This is the story of Mary Griffith, a determined woman with three daughters, who opened the only place to buy a beer on the Tharsis Bulge. It's also the story of Manco Inca, whose attempt to terraform Mars brought a new goddess vividly to life; of Stanford Crosley, con man extraordinaire; of Ottorino Vespucci, space cowboy and romantic hero; of the Clan Morrigan; of the denizens of the Martian Motel, and of the machinations of another company entirely - all of whom contribute to the downfall of the BAC and the founding of a new world. But Mary and her struggles and triumphs are at the center of it all, in her bar, the Empress of Mars.
Based on the Hugo-nominated novella of the same name, this is a rollicking novel of action, planetary romance, and high adventure.
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Customer ReviewsMost Helpful
By Donal on 25-12-12
A Stellar Surprise
Having read the blurb about this book, I was a little cagey about how good it might be. Never heard of the author and the storyline didnt sound that exciting. But the empress of Mars was on offer, at a good price so I gave it a chance. The risk paid off. This is a well written story that is enjoyably narrated. The pace and tone of the voice is soothing and easy to listen to.
There are some interesting characters in the story, the main lady herself, her tenants/employees, the settling farmers and the shady players who seek to profit from subterfuge on the red planet. There are one or two interesting ideas on terraforming and the new technologies that might evolve to make it successful. But otherwise this story has a heartwarming character development and well paced story evolution that, though slow to start, draws the listener in by the end, so you have a real connection with what is happening to the characters in the story as it closes.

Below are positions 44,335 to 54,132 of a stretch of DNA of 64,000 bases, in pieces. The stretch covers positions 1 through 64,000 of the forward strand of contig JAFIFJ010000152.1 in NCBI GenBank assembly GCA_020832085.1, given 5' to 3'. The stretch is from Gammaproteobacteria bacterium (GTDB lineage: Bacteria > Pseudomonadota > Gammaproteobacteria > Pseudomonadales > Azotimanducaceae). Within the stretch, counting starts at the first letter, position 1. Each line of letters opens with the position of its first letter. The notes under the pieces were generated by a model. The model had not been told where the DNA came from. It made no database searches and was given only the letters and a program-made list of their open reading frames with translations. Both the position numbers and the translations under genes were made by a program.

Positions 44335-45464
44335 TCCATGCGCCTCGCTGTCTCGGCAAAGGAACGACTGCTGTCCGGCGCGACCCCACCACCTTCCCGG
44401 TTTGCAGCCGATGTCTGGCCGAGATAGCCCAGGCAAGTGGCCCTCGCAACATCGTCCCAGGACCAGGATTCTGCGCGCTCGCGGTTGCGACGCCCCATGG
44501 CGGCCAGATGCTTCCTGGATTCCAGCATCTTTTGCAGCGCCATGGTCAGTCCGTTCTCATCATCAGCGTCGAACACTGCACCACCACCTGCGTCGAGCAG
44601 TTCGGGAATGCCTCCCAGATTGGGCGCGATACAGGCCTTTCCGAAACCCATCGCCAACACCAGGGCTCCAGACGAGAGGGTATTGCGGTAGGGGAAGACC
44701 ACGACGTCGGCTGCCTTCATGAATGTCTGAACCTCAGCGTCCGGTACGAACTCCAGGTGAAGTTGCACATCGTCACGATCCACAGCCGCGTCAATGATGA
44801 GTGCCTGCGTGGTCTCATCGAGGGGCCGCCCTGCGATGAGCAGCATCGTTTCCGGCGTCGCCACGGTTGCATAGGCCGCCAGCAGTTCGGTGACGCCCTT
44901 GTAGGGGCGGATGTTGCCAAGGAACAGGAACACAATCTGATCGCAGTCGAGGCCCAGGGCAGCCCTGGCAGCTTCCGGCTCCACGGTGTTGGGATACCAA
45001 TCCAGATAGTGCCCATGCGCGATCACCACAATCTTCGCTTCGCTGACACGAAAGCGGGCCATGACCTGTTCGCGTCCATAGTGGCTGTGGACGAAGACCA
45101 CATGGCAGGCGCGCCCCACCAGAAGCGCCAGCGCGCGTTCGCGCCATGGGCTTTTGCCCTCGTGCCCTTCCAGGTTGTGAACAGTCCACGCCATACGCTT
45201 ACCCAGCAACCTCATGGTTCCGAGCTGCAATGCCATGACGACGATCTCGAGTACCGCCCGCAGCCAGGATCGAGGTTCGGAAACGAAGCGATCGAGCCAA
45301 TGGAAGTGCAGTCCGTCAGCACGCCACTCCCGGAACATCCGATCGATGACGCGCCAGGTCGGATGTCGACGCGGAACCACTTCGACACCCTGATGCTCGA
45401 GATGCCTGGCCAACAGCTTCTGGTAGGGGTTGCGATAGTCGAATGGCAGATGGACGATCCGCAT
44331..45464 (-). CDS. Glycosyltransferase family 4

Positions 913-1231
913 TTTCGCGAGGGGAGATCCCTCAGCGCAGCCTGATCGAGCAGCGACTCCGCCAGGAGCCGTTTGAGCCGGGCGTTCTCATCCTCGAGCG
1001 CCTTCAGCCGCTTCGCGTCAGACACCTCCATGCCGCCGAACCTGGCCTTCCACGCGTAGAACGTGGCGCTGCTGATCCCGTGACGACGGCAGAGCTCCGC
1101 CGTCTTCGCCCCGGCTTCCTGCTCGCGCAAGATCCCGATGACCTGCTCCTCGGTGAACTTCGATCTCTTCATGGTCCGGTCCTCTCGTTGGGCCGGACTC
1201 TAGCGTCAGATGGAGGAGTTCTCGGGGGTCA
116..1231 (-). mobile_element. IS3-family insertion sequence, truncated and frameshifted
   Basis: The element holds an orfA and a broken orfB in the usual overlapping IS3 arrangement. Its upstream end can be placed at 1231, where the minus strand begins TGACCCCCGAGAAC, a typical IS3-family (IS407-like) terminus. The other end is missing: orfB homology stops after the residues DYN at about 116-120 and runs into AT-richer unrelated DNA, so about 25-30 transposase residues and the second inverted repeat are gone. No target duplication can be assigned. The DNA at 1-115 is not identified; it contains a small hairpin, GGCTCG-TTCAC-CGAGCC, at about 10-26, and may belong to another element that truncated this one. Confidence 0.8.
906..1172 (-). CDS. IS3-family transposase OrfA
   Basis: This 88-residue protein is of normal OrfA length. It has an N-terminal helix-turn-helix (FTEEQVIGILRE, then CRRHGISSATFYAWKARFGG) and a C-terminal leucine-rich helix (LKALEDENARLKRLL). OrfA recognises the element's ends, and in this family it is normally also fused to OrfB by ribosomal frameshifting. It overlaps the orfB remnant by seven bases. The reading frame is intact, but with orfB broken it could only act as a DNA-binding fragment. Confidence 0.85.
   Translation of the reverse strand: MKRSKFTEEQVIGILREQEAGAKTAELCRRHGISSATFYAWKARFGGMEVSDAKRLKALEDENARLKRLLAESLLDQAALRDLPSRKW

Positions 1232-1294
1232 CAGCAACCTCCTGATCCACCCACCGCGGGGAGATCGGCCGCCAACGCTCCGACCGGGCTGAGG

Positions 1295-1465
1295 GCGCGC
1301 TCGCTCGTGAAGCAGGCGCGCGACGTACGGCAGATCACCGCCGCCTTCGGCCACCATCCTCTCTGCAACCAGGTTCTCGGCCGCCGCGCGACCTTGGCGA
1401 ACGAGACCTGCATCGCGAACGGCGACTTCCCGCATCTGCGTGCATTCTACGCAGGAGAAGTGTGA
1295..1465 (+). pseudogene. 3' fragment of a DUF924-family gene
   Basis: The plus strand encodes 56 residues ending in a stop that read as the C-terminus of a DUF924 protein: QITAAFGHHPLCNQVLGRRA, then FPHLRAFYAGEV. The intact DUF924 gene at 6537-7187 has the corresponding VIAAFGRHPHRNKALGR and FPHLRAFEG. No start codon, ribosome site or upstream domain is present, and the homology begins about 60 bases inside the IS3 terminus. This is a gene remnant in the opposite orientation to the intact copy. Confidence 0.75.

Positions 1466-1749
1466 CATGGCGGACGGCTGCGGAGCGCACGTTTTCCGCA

All in all the ending is a little crazy and you miss some closure with some of the most interesting characters but this is definitely a story worth spending a credit on, especially if you want to give a new author and reader a try.
1 of 1 people found this review helpful
Customer ReviewsMost Helpful
By Dave on 29-07-12
I love this book.
This is quirky, funny, endearing and even uplifting story of the first colonists on Mars. Not only is this a sci-fi, “wild west” adventure, but it is a subtle indictment of what society considers “normal”. Historically, “Go west, young man” was a polite way of saying “Go way, weird guy”. This is the case with the initial population of Mars.
In this future, mainstream society is atheist, vegetarian, and non-alcoholic. So those who subscribe to a religion, raise cattle, or drink beer are societal outsiders. The dumping of mental institutions’ population has always been an excellent way to seed the new frontier, especially when antisocial behavior is what put the person in “hospital”. It’s an excellent way to get a blue collar workforce for a completely hostile environment.
It’s nice to see that corporate greed and corruption is alive a well in the future. Pay to move employees somewhere (Mars), then close down the business, lay off the workers and let them fend for themselves. Let’s not forget corporate sabotage, fraud, intimidation… all the oldies but goodies.